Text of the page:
Independent from Long Beach, California on April 2, 1962 · Page 12
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Independent from Long Beach, California · Page 12

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Long Beach, California
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Monday, April 2, 1962
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Page 12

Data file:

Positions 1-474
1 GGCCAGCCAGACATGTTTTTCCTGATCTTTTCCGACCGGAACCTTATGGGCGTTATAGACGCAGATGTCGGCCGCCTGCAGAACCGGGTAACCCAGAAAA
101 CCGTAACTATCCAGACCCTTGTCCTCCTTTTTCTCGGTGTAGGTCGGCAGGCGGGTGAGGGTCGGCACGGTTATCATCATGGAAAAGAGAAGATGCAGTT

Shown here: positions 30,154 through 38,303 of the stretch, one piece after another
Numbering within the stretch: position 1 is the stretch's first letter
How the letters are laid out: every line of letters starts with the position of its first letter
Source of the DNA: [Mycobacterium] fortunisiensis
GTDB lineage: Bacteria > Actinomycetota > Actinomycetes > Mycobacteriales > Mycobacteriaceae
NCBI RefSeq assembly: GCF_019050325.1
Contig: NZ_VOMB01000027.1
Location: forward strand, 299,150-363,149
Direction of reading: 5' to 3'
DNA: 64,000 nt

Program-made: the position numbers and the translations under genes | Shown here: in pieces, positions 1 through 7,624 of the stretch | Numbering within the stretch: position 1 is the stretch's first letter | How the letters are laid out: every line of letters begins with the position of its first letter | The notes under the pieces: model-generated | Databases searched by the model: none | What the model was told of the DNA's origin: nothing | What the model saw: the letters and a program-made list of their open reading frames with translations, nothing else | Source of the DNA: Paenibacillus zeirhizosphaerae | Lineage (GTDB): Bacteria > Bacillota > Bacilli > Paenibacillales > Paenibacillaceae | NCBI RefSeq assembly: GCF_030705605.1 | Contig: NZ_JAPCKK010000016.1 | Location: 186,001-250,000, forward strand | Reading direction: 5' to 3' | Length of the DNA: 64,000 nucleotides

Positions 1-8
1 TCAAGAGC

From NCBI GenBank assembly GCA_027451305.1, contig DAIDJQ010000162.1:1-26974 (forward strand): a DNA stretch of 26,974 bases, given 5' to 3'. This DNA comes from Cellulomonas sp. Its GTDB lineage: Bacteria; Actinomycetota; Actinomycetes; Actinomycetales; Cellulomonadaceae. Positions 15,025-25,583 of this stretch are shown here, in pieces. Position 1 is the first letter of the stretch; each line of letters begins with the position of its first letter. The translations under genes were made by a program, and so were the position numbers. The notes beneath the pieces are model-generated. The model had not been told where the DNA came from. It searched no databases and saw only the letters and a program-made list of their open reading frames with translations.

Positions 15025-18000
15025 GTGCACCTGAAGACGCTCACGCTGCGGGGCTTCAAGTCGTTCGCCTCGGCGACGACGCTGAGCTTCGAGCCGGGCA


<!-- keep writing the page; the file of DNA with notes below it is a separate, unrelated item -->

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P«g* 8-2--INDEPENDENT ttKk. CM*. MM. AJfil I 1*1 In The Waiting Room EDITORIAL Apathy-Old, Old Nominee for Czar of the Ballot Box "APATHY, that saddest of all political iv campaigners, threatens again this "June 5 primary to be the biggest vote Manipulator of all. ^ To prevent the traditional ballot box .-."fix" of this undesirable requires only 'a simple act of personal citizenship-registering to vote. And then voting. Registration, if not already done, must be done by April 12. That's the deadline to be eligible to vote June 5. With the close of candidate filing last Friday there appear to be enough interesting races and issues for everyone. Although the primary may be . passed off by some as merely a party affair in which parties make their nominations for the November sweepstakes event, the primary is really a vital preliminary in this two-part exercise in democracy. Although Craig Ilosmer is unopposed for the GOP nomination for reelection to Congress, Democrats have a two-man contest with W. Bud de- Cannis and Joseph .1. Johovich contending. . There are free rides for 44th Assem- ly District candidates: Incumbent Joe Kcnnick, Democrat; Bill Richardson. Republican, and William J. Scalf, Prohibitionist. But there's a hot one at hand in the new 39th A.D. (formerly Bill Grant's 70th). Republicans have a four-man contest w i t h George Deukmejian, James A. Hayes, Charles M. Garrison and Alvin G. Miller. Three Democrats are making the fight: William J. Pcakc, Bert B. Bond and Kenneth W. Applegate. * + .-¥· High drama contests arc also available in the statewide contests: Shell versus Nixon for the GOP gubernatorial, the Kuchel-Wright-Jarvis tussle for U.S. Senate, the Glenn Anderson- Bill McKesson set-to for the Demo lieutenant governor nomination, to name only a few. And then, · if names are not your interest, consider the millions of dollars at issue in bond issues on which you have the privilege, right and duty to make judgment. It'll be a good day June 5--if YOU vote. KREMLIN POPPET HARRIS Progress Can Be Charming DRE w PEARSON Oklahoma Congressman's Travel Bill Was $81 a Day THE DECISION of the National Aeronautics and Space Administration to build the Saturn II space vehicle ^boosters in Seal Beach instead of Florida is another step ahead for one of the .most pleasant communities on the "South Coast. Less than a decade ago, Seal Bench was torn by civic strife. Rival factions . sought power, citizens who chose to ".speak out as free men were subjected .to economic retaliation and even (he "police force was utilized for partisan . advantage. Cause of the strife--gam- "hling. Seal Beach was an object lesson in the harm that legalized draw poker ; can do to a city. Fortunately, that is past. The decent clement prevailed and gambling was · banned. Since that decision. Seal Beach . has flourished. East of Pacific Coast · Highway, a new residential district of · fine homes has been developed. The J business frontage along Main St. has been renovated and expanded. The Naval Net and Ammunition Depot in the south end of the city--where the Saturn II will be built--is important not only for its own facilities, but also because of its proximity to the Long Beach Naval Shipyard, Ships coming into drydock can unload ammo quickly and conveniently -- giving the Long Beach Shipyard a competitive edge over similar facilities on this const. Yet for all its progress, it is still possible to find in Seal Beach the warm charm and friendliness of a pre-World War II California beach community. The city has probably the best view of entire San Pedro bay of any community along that crescent. And the rolling surf, unfettered by a breakwater, brings the clean salt smell of the sea to dwellers along its beach frontage. We wish Seal Beach more progress such as is represented by the Saturn decision. But we hope it never entirely loses the friendly beach town atmosphere which is so large a part of its charm. PEARSON DORIS FLEESON Public Wives, First Ladies Need a Neiv Bill of Rights ~ WASHINGTON -- Public people lo bear arms. Simple: life is an accidental business The public wife has a right at be«t, and the public wife lo speak up and even talk is decidedly underprivileged back. i n i t . . . . » She is discussed by the ARTICLE THREE forbids public ad infinilumaniloflcn Ihe quartering nf soldiers in ad nause.im. hut she is dc- our homes in lime of peace nird the right lo talk back. Man is, according lo Pascal, a trod, hut he is a thinking rrrd. The public man may rvrn think aloud; his wife must he content to be just a rrcd, but never a broken one, of course. Just let her try dodging (lie constituents because slie has a headache. The uncrowned queen of public wives is, of course, the wife of the President, she has hit Ihe jackpot all right hut has found it to be only · a bigger I goldfish · bowl than . she has '·· known before. . This nation . has had all ' kinds of first · different from one another, i but one thing all have in common: Ihe great American public has assumed the · rich! lo tear them to bits. Surely a hill of rights for public wives is in order. The original Dill of Rights , arose out of the kct-n apprehension of the founding fathers thai somtthing very specific needed lo be Mid in the Constitution about human rights in the infant republic. It lends itself well to the situation of Ihe public wife. Article One protects religious belief, free speech, free assemblage and the right of petition. Suggested Article One: Tht public wife has the right to be hm* If. Article Two allows the M.KIISON ladies, very and only under prescribed rules in limes of war. Could could this he translated into rules that the public wife is entitled lo reasonable limitations on Ihe public hospitality and the political travel she is obliged lo assume? Article Four secures the people against unreasonable search and seizure. Kasy: There shall be harsh penalties levied against snoopers into the private life of the public wife. Comes now the famous Fifth which insures against double jeopardy, sclf-incri- mination and being deprived of life, liberty and projierty without due process of law. Should not the public, wife enjoy safeguards of her good repute? Articles Six and Seven tpdl out such rights in trim- in, il and common law, including jury trial and confrontation of w i t n e s s e s . Criticism of the public wife should be confined lo the light of day. Article Might forbids excessive bail, fines and ciud and unusual p u n i s h m e n t . The public wife should he e x c u s e d from trying to please all of the people, all of \he lime. Article Nine ?.ay.s that enumeration of certain rights shall nol he construed to deny or disparage other rights. This opens the door to personal tastes. Let Ihe public wife wear pink If she likes II, and s l e e v e l e s s fthraths If the has the figure for it, and try not lo be spiteful if she has and you haven't. A r t i c l e T e n protects stales' rights. Little can be done here for the wives of the President and Vice President. They must depend on a certain amount of federal- izalinn of the American taste. * · · « THE F O R E G O INT, was written for a ladies luncheon of the United States Chamber of Commerce in I960, about the time that Mrs. Eisenhower, weary of being u gulf widow, borrowed her husband's plane to take her to the strictly feminine diversion of Elizabeth A r d e n ' s A r i z o n n Chance. It seems indicated then and now. WASHINGTON -- Victor Wickcrsham of Oklahoma, the real estate congressman, likes to impress colleagues with the idea that he is still a country boy, despite 18 years of exposure to the big city life of Washington. Wickersham, now 56, boasts in his Congressional Directory biography that he was born on a "farm" in Arkansas, was "reared on a cotton, wheat, and dairy farm" in Oklahoma, and worked for a time on a "wheat and poultry farm" in Kansas. He also makes a point of engaging in such rustic relaxation as throwing watermelon parties in his back yard. However, the Oklahoma congressman doesn't believe in "country living" when it comes to junketing around the world at the taxpayers' expense. He travels first class all the way. slopping at Ihe best hotels and dining high on the hog at the finest restaurants. An expense account filed recenlly wilh the clerk of the House shows that Wick- crsham splurged an average of $81 a day for lodging, meals, and miscellaneous items--all charged up to the taxpayers. He was louring Europe last fall on a NATO inspection junket for the House Armed Services Committee. · * * * THE TOTAL bill for his day-to-day living expenses for 26 days came to $2,101.51. This did not include transportation expenses for approximately four days of travel on commercial airliners, which added lo to an- n t h e r $1.703.67 -- also Si rid / v Rus'ui ess J Ifr "\Vhy dnn'l you tend them · lap* recording «n they ran get Ihe tounrt effect* loo!" c h a r g e d to the tax- p a y e r s . In olher words, aside from travel costs. Wickersham spent at the rate of $45.20 a day for hotel lodging. $22 a day for meals, and $14 a day for miscellaneous expenses. H i s itinerary included France, Germany, Switzerland, Greece, Turkey, Italy. Spain and Ihe United Kingdom. "I have nothing to hide," Wickerham declared when questioned by this column. 'There were no wine, women or song on this trip. I worked hard every day with other members of the com- millee, attending about 00 meetings in various countries for Ihe purpose of checking on how the money we appropriate for NATO is being spent." He did not explain, however, how he happened lo spend considerably more than other members of the committee. * · · · "THE TAXPAYERS got $1.000 worth of value out of every dollar I spenl," he said. "1 might add that I spent $700 of my own money on this trip." W i c k e r s h a m said he couldn't recall exactly, but that he had traveled about four to six days in France and about eight days in Germany. The records show that he spent $.106 for hotel lodging in France and $.101 in Germany, or an average of not less than $43 a day for hotel rooms. He also averaged about $17 a day for meals and $11.50 a day for miscellaneous expenses in the two countries. In Switzerland, where Wickersham reported he had spent "two or three days." the average went up a litlle. There his hotel lodging came to $52.70 a day, his meals averaged $18.25 a day, plus $16.70 a day for miscellaneous. Asked about Ihe whopping lodging bills (you can rent a room in the swankier New- York hotels for less than $20 a day), Wickcrsham said they included "a lot of official phone calls, local and long-distance." which were added lo the room renl. He also maintained that he had picked up the dinner checks for several state department guests, accounting in part for the $22 daily average for meals he rang up in Ihe eight countries he visited. · · * · "ONCE I had three or four servicemen from my district as guests at a meal," he added. "What about Ihe miscellaneous expenses of $11 to $16 a day?" Wickcrsham w-as asked. "Wh.it was that for?" "Tips, taxi fares, stamps, phone calls and so on." he replied. "Bui you said that the Inmrte calls were added to Ihe hotel lodging hills," he was reminded. "I charged the phone calls to both lodging and miscellaneous." he said. "I worked hard everywhere I went on this trip and I hope you bring this out. instead of criticizing me," said the onetime country- boy from Oklahoma. STRICTLY PERSONAL Psychology Hurt by Popularity By SYDNEY J. HARRIS FREUD ONCE REMARKED TARTLY. "I am not a Freudian." just as Marx is said to have told a friend. "I am not a Marxist." and Einstein rejected his own theory of relativity as applied to morals and social behavior. All great and powerful theories--whether right or wrong--are distorted and vulgarized by their followers; ^ by the time they reach the public, these J3 theories have usually been mangled out of ^* recognition. As a particularly apt example of the sort of thing that made Freud wince, consider the hideously popular word "frustration" today. It is commonly believed that frustration Is a "bad thing." and that the goal of psychiatric treatment Is to "get rid of frustrations." To most people, this sounds as if Freud were advocating the loosening of all repressions and the free acting out of sexual desires. Actually, as a highly moral man.-this was the last thought m Freud's mind. '" ·k if · -k ' · IN TRUTH. THE NEUROTIC is not able-to handle his frustrations in a productive and rational way;. All of us have frustrations: they are an essential part' of life. How we cope with them is the measure of our maturity. And the person who refuses to accept and tolerate certain frustrations needs help as much as the person who is weighed down by them. Another common misuse of psychiatric-terms is "repression." Many persons (even quite educated ones) believe that Freud advocated "getting rid of".repressions --and this, to them, means that he advocated loose morals or uninhibited display of our instinctual drives. He meant nothing of the sort. He irieanTsimply that certain childhood memories are buried deeply in the unconscious, where they tend to shape and control our adult behavior, so that our feelings do not correspond to the present reality. * * * "GETTING RID OF" these repressions'means bringing them up to the conscious level and seeing them for what they are--archaic remnants of childhood wounds and wishes. When we are able to do this, we are no longer slaves to our unconscious past. It has nothing at all to do with acting "unreprcssed" or engaging in promiscuous behavior. Even the word "sex" as used by Freud has become narrowed and distorted in popular usage; and even some psychiatrists, such as Reich, took the term in too strict and literal a sense. What Freud meant by "sexuality" was far more, far deeper, far broader, than the sexual act in itself. Popular psychology, like popular religion or popular science, creates more mischief than good; for nothing seems to hurt an idea more than success. HOUSE Republican leaders are so bitter over President Kennedy's medical care for the aged program that they S cna |e Kcvaillllill have ordered GOP members Town Meeting I..A. Bullying on of the education and labor committee to boycott hearings on legislation dealing with other help for aged people. An education and labor subcommittee headed by Rep. Cleveland Bailey of West Virginia, was all set to open hearings in Miami recently on a bill that would establish a commission to coordinate all aids for the aged now divided between the Labor department, the HEW department and other federal agencies. Kimcver. the Miami hearings had to be called off because GOP Congressman Peter Garland of Maine refused to attend, causing the absence of a subcommittee quorum. · · · · TWO OTHER Republican members of the same subcommittee. Peter Frclinghuy- sen of New Jersey and Albert Quie, also are threatening to boycott hearings on the bill planned for Wheeling. W. Va., South Bend. Ind. Detroit, New Brunswick. NJ.. and three California cities--Sacramento, Berkeley and San Diego. Nonetheless, Democratic congressmen say the hearings will be held, with or without Republicans present, and despite the undercover sniping of two-C a d 111 a c Charlie Halleck and John Byrnes, the two GOP leaders who have given orders to sabotage them. TODAY'S QUOTES Prm UlinuIMM WASHINGTON --Carl J. Gilbert, board chairman of the Gillette Co.: "American industry and American labor and American capital can and arc competitive with European industry and there is no reason why, if we devote our talents to the things we can do well in this country, we can't win in any competitive race around the world." .MILTO.V, F?- -- Navy Ensign Paul Hill, who was spared by a tornado which killed 15 persons: "I looked out my window and couldn't believe it. As far as I could see in front of me no buildings were standing." EDITOR: I sat looking o v e r the yard, and my mind wandered back to a scene of long ago. In essence, probably most of you have seen similar ones. I saw a young bully approach a small boy, who was eating a candy bar. The bully tried to persuade the boy to share the candy, but, n a t u r a l l y , the boy wanted to keep what belonged to him. When the bully realized his persuave po'.vcrs were not enough, he threatened bodily harm. The boy's continued refusal to divide brought a mauling by the bully, but, by then, most of the candy was eaten, so Ihe bully got very little. He looked a r o u n d for more worlds to conquer, and saw another boy with half a dozen candy bars in one hand, and eating one from his other hand. Bully's eyes watered, and he suffered hunger pains, but -- alas -Ihe boy with the coveted supply of candy was too big to tackle, so Mr. Bully ' could only turn his back and walk away. Why recount such a trivial sight? I'm reminded of Los Angeles County trying their very best to u p s e t the formula for allocating seats in the State Senate! If they succeed in doing it, will they try to bully California's way into the Uniled States Senate with more seats in that august body? Hardly, that boy is too big for bullying tactics! Have the people of this County forgotten that the Assembly is the place in the State Capitol where population governs the number of Representatives, w h i l e the Senate should be composed of one scat for each County? If a more equitable representation in the Senate is desired, why not give each County a Senator, instead of grouping smaller Counties in a District and giving the District a Senator? Greed shows its ugly head when they see a small boy with a candy bar, but (he more powerful one w i t h more candy is ignored when common sense says its too big to Uekle! J. L, MURPHEY .1516 Katen Ave. Praises Harris Koussrlol, llirrh EDITOR: After reading the ultra left column by the ultra left Drew Pearson about Rev. Hargis, ultra' leader of the ultra right, I.must say I'm glad we lUle iUc.li men Icfl in our country as Rev. Hargis and John Roussclot. I think Rev. Hnrgls has a good man when he has Rousselot making arrangements for him. My only regret is I can't attend. I think we should hive more committees like'lfie John Birch Society. And more men like U u u s s e l u l - w h o arer.'t ashamed to admit that they belong. As for Rev. Hargis traveling in 3 streamlined, air conditioned bus wilh two b e d r o o m s , at least he doesn't do it il the taxpayers expense like some pco- pie who ride around tKc~ world on jets and hive their pictures taken with the enemies of our country like Nehru and Sukarno. If believing. }n the word of God and knowing that we can't peacefully co-exist w i t h godless communism anymore than God can coexist with Satan, and believing that we shouldn't give our hard earned tax money into foreign aid to tlic enemy, (raining communist pilots in our wonderful country, and wanting the U. N. which outvolcs the U. S. and is' undermining our country, and setting us up for one world rule; and if thinking it is sheer madness to disarm so it will be easier for Ihe communists lo murder us, makes me a right wing fanatic, then nil I can say is I'm glad to be a right-winger,^ a n d furthermore if our country gets more people to wake up and realize wh.ifis happening to our great country, Ihen I in- lend lo leach my children lo Irust in Christ,as Iheir only hope, lo love their country and to be a righlwingcr. TONY SULLIVAN 196,1 Plymoulh. vrvnl liMJI'jl Umri C. ctmriiC L*rrv ·*·« Jr.__ 1_ A. 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